Woman attacked while running at Green Lake warns other joggers
When 26-year-old Maria Ball, who is training for the New York Marathon, was planning a route for an early-morning 16-mile run on Friday, she originally intended to run from her home in Ballard down to Lake Union, but changed to Green Lake for safety reasons.
“I decided against that, because especially running through that lower Fremont area at six in the morning — I did not want to get attacked, honestly, that’s why I did not run there,” she said to KIRO Radio’s Dori Monson.
Ball runs Green Lake with a running group every weekend, and felt safe in the residential area. At this time of year, it is dark around 6 a.m., but Ball — a runner with 13 years of experience — took precautions. She wore a headlamp, safety vest, and reflective gear, and left her headphones out.
After running the outer loop of Green Lake, Ball ran down Ravenna Boulevard which passes under I-5 near the Roosevelt area.
“As I crossed under that, I saw a man in a hooded sweatshirt and blue jeans coming from that green tent that’s on the south side of Ravenna Boulevard … he seemed a little bit off,” she said.
Ball does not believe the man had followed her, but she does think he was waiting for her to come back.
Ball ran east to Cowen Park, then turned around to head back to Green Lake. It was at 6:30 a.m. on 62nd Street right by the I-5 overpass — the street is lined with houses. That when Ball’s run turned into a sudden nightmare. With not even the sound of footsteps as a warning, the man Ball had seen earlier at the tent attacked her from behind.
“Next thing you know, a man came behind me and grabbed both of my breasts and then also my crotch,” Ball said. “When that happened, all that I knew was that was not OK and I needed to get help as fast as I could.”
The young woman’s immediate fear was that the attacker had a weapon and was about to kill her. It occurred to Ball that this could be the end of her life.
“All I could think was, ‘Oh my God, does he have a weapon — does he have a knife, does he have a gun, is this it, am I going to die?” Ball said.
“I was not gonna let that guy take me down,” Ball said.
Like Herron, Ball had taken a self-defense course. At the time, Ball had not believed she would need those skills, but now they saved her.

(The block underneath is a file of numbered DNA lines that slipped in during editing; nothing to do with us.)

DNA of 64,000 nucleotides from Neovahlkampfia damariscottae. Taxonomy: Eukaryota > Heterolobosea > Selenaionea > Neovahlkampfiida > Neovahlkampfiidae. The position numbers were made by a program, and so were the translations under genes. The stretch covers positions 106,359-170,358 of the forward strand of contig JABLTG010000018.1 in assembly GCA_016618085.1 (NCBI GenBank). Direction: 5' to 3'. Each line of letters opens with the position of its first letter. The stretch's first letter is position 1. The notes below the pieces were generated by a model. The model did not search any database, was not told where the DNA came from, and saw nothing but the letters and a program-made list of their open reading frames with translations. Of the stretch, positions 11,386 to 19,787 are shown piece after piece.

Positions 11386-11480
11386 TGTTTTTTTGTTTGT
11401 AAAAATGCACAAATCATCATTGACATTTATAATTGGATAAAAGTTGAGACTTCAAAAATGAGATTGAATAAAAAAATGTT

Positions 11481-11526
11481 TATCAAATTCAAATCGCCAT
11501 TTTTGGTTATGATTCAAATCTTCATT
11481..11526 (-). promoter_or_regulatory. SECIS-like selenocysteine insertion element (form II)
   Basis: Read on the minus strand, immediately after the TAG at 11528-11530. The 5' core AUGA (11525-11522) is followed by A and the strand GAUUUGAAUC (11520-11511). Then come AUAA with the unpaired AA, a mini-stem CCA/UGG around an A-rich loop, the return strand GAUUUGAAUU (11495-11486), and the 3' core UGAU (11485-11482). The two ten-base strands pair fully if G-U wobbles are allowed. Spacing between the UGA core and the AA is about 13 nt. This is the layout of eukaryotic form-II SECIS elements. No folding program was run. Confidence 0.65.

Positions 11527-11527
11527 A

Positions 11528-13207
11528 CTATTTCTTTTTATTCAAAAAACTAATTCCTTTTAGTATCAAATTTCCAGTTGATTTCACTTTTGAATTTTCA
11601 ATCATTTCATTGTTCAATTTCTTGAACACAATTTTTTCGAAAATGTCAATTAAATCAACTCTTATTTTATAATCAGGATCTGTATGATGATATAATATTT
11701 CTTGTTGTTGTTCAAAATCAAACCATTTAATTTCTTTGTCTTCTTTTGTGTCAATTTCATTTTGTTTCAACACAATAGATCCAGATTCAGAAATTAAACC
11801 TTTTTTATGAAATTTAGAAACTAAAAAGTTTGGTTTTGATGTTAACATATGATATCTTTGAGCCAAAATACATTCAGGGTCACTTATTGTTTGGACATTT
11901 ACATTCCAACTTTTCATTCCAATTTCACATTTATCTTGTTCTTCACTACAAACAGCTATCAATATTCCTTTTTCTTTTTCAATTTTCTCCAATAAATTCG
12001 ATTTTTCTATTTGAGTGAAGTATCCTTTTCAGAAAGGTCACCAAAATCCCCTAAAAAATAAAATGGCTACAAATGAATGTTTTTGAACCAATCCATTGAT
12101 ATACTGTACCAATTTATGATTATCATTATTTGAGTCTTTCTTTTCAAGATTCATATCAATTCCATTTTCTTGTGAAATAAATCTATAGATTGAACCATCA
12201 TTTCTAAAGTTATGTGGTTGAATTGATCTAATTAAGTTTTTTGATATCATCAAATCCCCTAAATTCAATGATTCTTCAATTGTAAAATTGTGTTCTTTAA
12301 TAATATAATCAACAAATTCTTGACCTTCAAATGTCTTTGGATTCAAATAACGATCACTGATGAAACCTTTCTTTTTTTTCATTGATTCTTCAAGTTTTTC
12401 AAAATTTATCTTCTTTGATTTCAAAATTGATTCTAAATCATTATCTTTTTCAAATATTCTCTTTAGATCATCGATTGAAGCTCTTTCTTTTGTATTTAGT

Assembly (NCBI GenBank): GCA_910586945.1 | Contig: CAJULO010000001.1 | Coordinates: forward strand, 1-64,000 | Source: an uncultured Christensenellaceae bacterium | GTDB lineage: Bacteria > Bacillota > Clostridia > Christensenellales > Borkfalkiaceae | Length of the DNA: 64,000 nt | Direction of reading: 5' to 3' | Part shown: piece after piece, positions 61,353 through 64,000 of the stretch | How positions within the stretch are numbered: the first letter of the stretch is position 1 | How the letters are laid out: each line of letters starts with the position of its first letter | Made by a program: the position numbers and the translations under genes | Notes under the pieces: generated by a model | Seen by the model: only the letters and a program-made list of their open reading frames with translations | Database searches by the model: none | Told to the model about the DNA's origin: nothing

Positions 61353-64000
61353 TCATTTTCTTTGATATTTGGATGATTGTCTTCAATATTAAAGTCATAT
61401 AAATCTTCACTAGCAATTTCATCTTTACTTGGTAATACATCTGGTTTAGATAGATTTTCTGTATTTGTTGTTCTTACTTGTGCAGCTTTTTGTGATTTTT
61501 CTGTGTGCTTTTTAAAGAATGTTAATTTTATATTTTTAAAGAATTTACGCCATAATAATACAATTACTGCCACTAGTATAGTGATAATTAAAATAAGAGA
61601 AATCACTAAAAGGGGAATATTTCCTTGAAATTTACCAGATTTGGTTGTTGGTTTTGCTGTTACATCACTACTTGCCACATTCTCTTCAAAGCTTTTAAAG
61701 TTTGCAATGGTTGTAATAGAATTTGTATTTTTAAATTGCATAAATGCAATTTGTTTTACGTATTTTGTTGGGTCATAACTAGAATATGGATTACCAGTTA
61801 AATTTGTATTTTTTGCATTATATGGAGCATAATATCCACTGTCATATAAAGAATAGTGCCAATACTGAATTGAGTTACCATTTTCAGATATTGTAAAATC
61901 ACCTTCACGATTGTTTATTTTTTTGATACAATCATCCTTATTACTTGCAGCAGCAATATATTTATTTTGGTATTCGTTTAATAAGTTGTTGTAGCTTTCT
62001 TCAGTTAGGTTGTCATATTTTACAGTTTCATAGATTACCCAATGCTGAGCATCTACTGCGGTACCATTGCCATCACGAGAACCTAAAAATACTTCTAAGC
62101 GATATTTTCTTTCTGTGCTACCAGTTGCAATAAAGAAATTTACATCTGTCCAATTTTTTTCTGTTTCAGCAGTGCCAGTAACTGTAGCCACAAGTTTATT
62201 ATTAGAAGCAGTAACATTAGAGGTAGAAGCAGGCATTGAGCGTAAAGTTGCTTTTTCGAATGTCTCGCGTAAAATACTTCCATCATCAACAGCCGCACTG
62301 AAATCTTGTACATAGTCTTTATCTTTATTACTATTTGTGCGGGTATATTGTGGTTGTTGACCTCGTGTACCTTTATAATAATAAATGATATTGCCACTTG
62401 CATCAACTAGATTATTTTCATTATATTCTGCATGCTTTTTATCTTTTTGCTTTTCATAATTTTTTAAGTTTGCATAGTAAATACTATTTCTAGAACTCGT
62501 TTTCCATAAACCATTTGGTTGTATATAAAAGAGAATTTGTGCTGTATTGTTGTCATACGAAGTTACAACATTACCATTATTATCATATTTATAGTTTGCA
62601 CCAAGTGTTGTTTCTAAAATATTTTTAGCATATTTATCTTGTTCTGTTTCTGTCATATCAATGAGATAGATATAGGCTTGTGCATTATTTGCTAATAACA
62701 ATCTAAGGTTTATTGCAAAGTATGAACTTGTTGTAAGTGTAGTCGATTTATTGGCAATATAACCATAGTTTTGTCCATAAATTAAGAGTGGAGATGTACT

“One thing that came to mind was, in that class was, when you don’t remember any of the things to do with your body, your voice is your most powerful weapon,” she said.
Ball screamed so loudly that she said she woke the entire neighborhood, and even people across Ravenna Boulevard. She threw her elbows back, ramming them into the attacker’s stomach.
“My screaming and also elbows back scared him … he took off running,” she said.
Neighbors in the area came to Ball’s rescue. Unfortunately, the attempted rapist had run off before anyone could catch him.
The attacker, whom Ball described as stocky and about five feet eight inches tall, remains on the loose. Police told Ball that the same man had attacked a different woman in the same neighborhood just the week before. She now wants other Green Lake runners, in particular women, to be especially vigilant during their workouts.
“The cops did say the guy is still out there, they’re looking for him, and if he attacks again, it will be more violent — it will most likely be rape,” Ball said. “So everyone running in that area really needs to be high alert.”
For Ball, it’s a shock that such a violent attack happened in Green Lake, a neighborhood known for its quietness and family-friendliness.
“When I lived at 15th and Market in Ballard, I felt more unsafe walking a block to that Safeway than I ever felt walking around Green Lake,” Ball said. “Now it’s worse, because I was attacked in Green Lake.”
Ball moved here from Baltimore, she said, where there is a murder every 13 hours, yet she never was attacked running there. No longer feeling safe in Seattle, Ball wants to see the Seattle City Council take action to protect residents from the homeless drug addicts who attack innocent citizens and have local runners living in fear.
Ironically, Ball had attended the town hall meeting with Seattle City Councilmember Mike O’Brien this past May, and called on O’Brien to help her.
“I said, ‘What is it going to take? How many more people are going to be attacked? How many more people are going to be killed before you do something to handle the homelessness in this city?'” she recalled. “And that same girl, me, Maria Ball, less than six months later, was attacked in Green Lake.”
Seattle is a growing center of technology and wealth, but despite the image of prosperity, Ball said that she knows of many people who are leaving the Emerald City because they are too terrified to live among the criminals and transients.
“I know many people moving out of the city because they don’t feel safe anymore,” Ball said. “You know, you can make all this money, but you’re going to get jumped walking to your car.”